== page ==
Jailed Jacob Zuma permitted to wear a suit and attend brother’s funeral
Jacob Zuma, who is serving a 15-month sentence at Estcourt Correctional Centre, travelled home to Nkandla after being granted compassionate leave to attend his younger brother’s funeral.
Wearing a navy blue suit and tie and under armed guard, former president Jacob Zuma was escorted about 200 kilometres from his prison cell in Estcourt Correctional Centre to Nkandla on Thursday morning to attend his brother’s funeral.
Heavy police and army presence was reported around Nkandla ahead of the funeral.
Zuma’s brother, Michael, died a week ago, following a long illness.
As with any prisoner when outside a correctional facility, the former president was not required to wear prison fatigues, said the Department of Correctional Services’ statement.
“As a short-term, low risk classified inmate, Mr Zuma’s application for compassionate leave was processed and approved following the Correctional Services prescripts,” said the Department of Correctional Services through a statement.
Zuma was sentenced to 15 months imprisonment for defying a Constitutional Court order to appear before the Zondo Commission of inquiry into State Capture.
Prior to the approval of Zuma’s application to attend the funeral, Congress of the People (Cope) issued a statement urging the Department of Correctional Services to be “cautious”.
In granting Zuma compassionate leave, Cope said they were concerned about “a situation where the supporters of Zuma refuse to let him go back to prison”.
“Will the security forces be up to the task to get him back to prison without spilling blood?” queried Cope’s statement.
“We’re a humane society and there’s nothing untoward with allowing Zuma to attend the funeral,” said Lawson Naidoo, Executive Secretary of the Council for the Advancement of the South African Constitution. Providing security agencies can ensure the funeral doesn’t breach Covid-19 regulations and ensures Zuma’s safety, then all protocols should be in order, added Naidoo.
The Jacob Zuma Foundation tweeted that media would not be allowed in the precinct of the funeral service, including the place of burial. “The Zuma Family wants to mourn and lay to rest their loved one in privacy,” read the tweet.
South Africa is currently under adjusted Level 4, meaning only a maximum of 50 people may attend a funeral at any one time.
The Mail & Guardian reported that the timing of the funeral would not be publicised so as to avoid a mass gathering of supporters.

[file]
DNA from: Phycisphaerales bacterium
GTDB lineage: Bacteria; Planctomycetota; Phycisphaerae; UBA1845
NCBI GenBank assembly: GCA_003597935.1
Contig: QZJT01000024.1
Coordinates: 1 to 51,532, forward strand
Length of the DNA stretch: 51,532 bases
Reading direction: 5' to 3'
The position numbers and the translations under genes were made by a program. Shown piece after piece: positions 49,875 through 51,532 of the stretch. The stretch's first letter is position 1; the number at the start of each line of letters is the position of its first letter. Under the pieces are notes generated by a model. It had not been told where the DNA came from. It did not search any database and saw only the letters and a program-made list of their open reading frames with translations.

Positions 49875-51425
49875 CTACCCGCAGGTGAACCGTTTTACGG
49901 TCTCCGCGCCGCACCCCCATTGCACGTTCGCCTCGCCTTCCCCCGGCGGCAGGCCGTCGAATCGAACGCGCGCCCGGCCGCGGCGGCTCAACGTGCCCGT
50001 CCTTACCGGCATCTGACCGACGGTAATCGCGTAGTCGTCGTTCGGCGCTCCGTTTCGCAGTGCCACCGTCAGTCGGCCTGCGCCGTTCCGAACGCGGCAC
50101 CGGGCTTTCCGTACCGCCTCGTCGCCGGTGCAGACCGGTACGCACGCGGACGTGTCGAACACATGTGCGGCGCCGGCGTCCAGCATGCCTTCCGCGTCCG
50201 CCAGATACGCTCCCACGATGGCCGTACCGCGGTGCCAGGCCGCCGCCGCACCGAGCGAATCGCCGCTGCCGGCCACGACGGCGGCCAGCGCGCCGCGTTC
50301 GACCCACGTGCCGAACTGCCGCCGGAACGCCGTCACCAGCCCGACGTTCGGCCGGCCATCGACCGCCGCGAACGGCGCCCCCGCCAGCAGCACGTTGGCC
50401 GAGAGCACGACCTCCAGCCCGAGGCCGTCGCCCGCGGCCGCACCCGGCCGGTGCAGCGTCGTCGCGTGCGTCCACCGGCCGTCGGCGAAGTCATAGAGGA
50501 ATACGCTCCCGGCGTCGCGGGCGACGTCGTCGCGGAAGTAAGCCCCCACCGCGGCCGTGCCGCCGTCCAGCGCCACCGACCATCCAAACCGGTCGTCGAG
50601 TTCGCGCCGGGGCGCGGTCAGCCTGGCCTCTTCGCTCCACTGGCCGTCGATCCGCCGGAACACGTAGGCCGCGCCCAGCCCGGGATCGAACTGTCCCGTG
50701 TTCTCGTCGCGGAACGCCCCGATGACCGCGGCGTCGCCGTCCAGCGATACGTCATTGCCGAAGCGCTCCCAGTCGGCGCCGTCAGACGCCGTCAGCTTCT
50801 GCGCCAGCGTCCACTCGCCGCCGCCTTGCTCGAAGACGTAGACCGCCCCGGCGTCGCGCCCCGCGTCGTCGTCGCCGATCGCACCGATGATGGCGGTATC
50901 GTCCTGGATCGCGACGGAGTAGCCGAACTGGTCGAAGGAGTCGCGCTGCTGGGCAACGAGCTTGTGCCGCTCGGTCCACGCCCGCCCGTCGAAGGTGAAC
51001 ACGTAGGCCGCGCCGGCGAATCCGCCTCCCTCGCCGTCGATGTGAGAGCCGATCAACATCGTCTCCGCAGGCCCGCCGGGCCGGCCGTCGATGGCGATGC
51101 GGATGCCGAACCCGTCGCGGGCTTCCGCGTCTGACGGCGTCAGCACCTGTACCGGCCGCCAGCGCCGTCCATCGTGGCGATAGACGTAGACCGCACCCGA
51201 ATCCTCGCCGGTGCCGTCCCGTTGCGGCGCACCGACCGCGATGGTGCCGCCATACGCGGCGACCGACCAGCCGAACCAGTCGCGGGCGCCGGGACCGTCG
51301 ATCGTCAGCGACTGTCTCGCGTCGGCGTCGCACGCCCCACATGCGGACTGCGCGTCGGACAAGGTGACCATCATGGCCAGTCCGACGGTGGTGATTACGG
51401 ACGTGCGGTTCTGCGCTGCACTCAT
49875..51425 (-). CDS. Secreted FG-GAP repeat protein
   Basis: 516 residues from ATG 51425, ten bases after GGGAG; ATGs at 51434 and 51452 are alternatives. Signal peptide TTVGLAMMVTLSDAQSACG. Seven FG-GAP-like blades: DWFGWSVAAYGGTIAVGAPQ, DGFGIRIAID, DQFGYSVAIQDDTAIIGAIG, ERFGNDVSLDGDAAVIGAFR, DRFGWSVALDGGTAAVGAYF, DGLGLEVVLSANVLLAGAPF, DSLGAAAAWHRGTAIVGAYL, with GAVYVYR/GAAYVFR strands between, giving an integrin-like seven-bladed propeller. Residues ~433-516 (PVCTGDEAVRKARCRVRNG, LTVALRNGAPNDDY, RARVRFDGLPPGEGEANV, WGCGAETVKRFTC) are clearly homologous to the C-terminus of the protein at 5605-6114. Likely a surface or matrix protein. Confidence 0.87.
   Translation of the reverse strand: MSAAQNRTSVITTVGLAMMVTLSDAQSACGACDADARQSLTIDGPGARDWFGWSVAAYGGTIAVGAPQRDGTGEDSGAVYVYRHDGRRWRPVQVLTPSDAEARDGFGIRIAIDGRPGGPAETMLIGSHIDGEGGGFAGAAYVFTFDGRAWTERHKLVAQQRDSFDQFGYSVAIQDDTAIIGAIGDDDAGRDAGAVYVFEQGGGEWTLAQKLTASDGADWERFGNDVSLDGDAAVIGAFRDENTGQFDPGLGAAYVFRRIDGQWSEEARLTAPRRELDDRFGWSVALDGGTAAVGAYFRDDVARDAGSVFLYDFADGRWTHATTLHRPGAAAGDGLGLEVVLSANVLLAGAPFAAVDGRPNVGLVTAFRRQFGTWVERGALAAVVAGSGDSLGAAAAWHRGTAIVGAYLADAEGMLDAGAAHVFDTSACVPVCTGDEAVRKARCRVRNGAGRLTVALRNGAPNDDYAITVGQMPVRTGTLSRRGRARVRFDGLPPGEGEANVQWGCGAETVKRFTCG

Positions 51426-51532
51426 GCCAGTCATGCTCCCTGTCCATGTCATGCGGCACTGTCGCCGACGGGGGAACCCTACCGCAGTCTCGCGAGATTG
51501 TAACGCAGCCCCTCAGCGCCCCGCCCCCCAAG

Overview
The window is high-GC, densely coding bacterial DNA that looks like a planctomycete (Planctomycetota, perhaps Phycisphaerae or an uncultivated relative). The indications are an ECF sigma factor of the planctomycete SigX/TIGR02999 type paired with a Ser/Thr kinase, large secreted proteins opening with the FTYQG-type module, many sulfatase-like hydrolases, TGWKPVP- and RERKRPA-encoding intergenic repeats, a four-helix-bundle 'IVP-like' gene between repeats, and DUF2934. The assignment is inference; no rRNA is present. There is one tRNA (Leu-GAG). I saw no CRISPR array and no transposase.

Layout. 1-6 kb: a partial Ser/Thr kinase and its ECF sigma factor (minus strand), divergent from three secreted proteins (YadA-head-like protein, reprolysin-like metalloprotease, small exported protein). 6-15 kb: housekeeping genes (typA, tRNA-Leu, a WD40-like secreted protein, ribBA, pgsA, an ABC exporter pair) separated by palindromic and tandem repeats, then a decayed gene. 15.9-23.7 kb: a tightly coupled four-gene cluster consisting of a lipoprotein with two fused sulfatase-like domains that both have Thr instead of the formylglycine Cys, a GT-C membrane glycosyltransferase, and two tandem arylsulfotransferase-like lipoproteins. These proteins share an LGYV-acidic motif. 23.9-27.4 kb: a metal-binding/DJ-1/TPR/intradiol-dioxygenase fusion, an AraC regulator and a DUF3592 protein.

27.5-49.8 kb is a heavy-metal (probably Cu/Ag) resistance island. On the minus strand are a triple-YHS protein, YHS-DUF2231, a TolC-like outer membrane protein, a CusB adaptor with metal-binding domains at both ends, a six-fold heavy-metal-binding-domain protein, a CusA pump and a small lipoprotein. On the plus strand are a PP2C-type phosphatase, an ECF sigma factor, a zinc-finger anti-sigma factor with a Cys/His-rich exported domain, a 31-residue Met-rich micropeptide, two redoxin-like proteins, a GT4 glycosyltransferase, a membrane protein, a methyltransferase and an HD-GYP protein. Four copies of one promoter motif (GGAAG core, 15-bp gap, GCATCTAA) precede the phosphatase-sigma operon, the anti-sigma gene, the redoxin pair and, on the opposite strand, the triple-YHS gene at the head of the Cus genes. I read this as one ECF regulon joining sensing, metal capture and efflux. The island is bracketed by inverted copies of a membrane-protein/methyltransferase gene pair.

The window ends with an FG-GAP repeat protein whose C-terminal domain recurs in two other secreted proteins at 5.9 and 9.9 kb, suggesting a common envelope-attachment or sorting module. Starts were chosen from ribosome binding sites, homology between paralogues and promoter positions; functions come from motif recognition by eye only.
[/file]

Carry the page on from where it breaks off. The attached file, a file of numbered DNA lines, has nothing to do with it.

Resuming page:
In the days leading up to Zuma’s imprisonment, his home in Nkandla was surrounded by groups of supporters.
Following Zuma’s arrest, violent protests and looting ensued in parts of KwaZulu-Natal (KZN) and Gauteng. President Cyril Ramaphosa has branded the unrest — lasting more than a week — as an “attempted insurrection”.
The violence and looting that gripped KZN — Zuma’s home province — and Gauteng left at least 234 people dead. At the time of writing, 3,407 people have been arrested for their involvement in last week’s violence, including former Ukhozi FM presenter Ngizwe Mchunu.
ANC members in KwaZulu-Natal have continued to be divided over Zuma’s imprisonment. The party’s provincial secretary Mdumiseni Ntuli has described Ramaphosa’s “failed insurrection” statement as an “exaggeration”. Meanwhile, eThekwini mayor Mxolisi Kaunda has refused to take down his social media posts calling for Zuma’s release.
But the ANC in KwaZulu-Natal has distanced itself from marches calling for Zuma’s release, planned for 22 July. Despite the ANC’s logo adorning posters advertising the marches, the party’s provincial spokesperson, Nhlakanipho Ntombela, said the marches were organised by individuals and not the provincial structure.
Zuma’s compassionate leave comes two days after Judge Piet Koen agreed to postpone the Arms Deal trial to next month. Zuma is accused of receiving 791 payments, totalling R4.1-million between 1995 and 2004, from his former financial advisor Schabir Shaik and Shaik’s companies, to help French firm Thales (accused number two) secure lucrative defence contracts from the South African government as part of the country’s 1999 multi-billion rand armaments deal. DM
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